Caucasian woman having a sinus infection and drinking hot tea

Sinus Infections and Toothaches: Are they related?

Having a sinus infection may actually be more than just a stuffy or runny nose. It could mean that you have a tooth infection, even if it isn’t paired with tooth pain.

Why can sinus symptoms be related to your teeth?

Due to the anatomy of the roots of the teeth, your tooth roots nearly touch your sinuses. This air-filled space positioned behind your cheekbones is referred to as the maxillary sinus. Because of the close proximity, if one of your tooth’s roots becomes infected it can easily spread to the maxillary sinus.

If you are having a toothache and begin to experience some nasal drainage, make sure to reach out for an examination by your dentist. Should the infection in your root be to an advanced stage, they may refer you to an endodontist for a root canal consultation.

Because sinus symptoms do not always present with tooth pain it can take a while to diagnose problems. As a result, this condition may go on for years before it is recognized. Endodontists are specially trained and equipped to diagnose and treat this condition.


If you are experiencing any of the following symptoms you may want to reach out to your dentist or physician about your sinus infection and possible tooth infection.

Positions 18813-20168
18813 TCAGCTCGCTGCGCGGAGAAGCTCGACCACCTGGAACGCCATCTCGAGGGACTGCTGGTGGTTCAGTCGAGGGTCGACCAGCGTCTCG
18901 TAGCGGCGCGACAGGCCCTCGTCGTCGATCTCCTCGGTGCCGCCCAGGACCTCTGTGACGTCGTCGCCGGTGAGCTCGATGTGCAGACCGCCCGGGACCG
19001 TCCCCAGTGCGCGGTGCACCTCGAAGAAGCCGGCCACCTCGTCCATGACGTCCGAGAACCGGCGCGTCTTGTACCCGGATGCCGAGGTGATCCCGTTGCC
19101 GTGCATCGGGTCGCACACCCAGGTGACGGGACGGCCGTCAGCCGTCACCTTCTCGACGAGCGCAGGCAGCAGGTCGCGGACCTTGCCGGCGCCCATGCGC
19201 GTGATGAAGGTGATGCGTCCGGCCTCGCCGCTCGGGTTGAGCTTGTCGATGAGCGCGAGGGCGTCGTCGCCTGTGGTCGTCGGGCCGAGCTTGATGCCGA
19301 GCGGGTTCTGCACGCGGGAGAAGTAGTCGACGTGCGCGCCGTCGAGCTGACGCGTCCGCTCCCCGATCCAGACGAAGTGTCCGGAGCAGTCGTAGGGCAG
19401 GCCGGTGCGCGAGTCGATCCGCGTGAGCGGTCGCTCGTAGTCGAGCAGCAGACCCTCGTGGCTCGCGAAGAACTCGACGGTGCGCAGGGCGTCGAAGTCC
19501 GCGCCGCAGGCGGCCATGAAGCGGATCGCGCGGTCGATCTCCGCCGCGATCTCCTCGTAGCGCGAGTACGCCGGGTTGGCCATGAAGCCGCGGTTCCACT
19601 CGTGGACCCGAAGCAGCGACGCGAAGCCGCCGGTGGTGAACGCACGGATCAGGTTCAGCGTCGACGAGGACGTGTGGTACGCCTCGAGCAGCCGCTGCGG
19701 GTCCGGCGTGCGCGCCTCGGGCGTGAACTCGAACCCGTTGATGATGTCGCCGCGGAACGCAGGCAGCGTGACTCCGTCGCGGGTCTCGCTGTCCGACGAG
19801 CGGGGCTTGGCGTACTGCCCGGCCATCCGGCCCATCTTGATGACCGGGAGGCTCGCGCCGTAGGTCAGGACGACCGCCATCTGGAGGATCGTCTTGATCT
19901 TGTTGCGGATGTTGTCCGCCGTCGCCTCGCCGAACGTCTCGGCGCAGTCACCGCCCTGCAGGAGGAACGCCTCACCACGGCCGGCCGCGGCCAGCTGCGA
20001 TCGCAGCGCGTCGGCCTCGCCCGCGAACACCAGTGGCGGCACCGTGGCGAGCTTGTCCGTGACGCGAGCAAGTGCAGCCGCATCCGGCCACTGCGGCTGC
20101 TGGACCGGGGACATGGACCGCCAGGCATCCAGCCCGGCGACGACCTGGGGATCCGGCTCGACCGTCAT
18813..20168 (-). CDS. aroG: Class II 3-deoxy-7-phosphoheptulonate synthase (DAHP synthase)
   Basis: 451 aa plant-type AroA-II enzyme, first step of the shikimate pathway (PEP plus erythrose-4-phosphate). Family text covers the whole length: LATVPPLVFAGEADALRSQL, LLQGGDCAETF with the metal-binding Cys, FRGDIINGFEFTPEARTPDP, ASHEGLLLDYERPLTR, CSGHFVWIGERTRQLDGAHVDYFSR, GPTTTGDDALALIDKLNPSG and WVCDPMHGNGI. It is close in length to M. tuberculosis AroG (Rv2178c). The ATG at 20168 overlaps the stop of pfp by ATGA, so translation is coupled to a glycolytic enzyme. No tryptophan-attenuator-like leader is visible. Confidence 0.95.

• Tooth or jaw pain
  • Chronic sinus pain or pressure
  • You’ve had tooth infections in the past
  • You’ve had an endodontic, oral, or periodontal treatment
  • A recent tooth extractions

One common difference between a tooth-related sinus infection and a traditional sinus infection is that if a tooth root is causing the problem it will typically present on one side of the face or mouth. It may also cause facial swelling not observed in a regular sinus infection.


Root canals are the most common treatment for an infected tooth root. Because such an issue can cause discomfort and even severe dental pain, endodontists perform a root canal to remove the diseased nerve of the tooth, which is called the pulp.  

After the pulp is removed, the endodontist cleans and disinfects the root canals and then fills the space with a rubber-like material called gutta-percha.

After the root canal is completed, you should make an appointment with your general dentist for a final filling or crown to restore the tooth’s full function.

Sometimes, if you are suffering from recurring sinus infections or if you have to wait for any reason to get root canal treatment, your physician may prescribe antibiotics. 

While antibiotics will resolve the patient’s sinus symptoms temporarily, the antibiotics are incapable of reaching the source of the infection inside the tooth. Once the antibiotics are ceased, the infection will slowly re-emerge from the tooth and spread back into the sinus and the symptoms will often recur many months later.

If you are needing an endodontic treatment for an infected tooth that is causing sinus infection, our team at Cumberland Valley Endodontics is ready to help. Schedule your consultation today.

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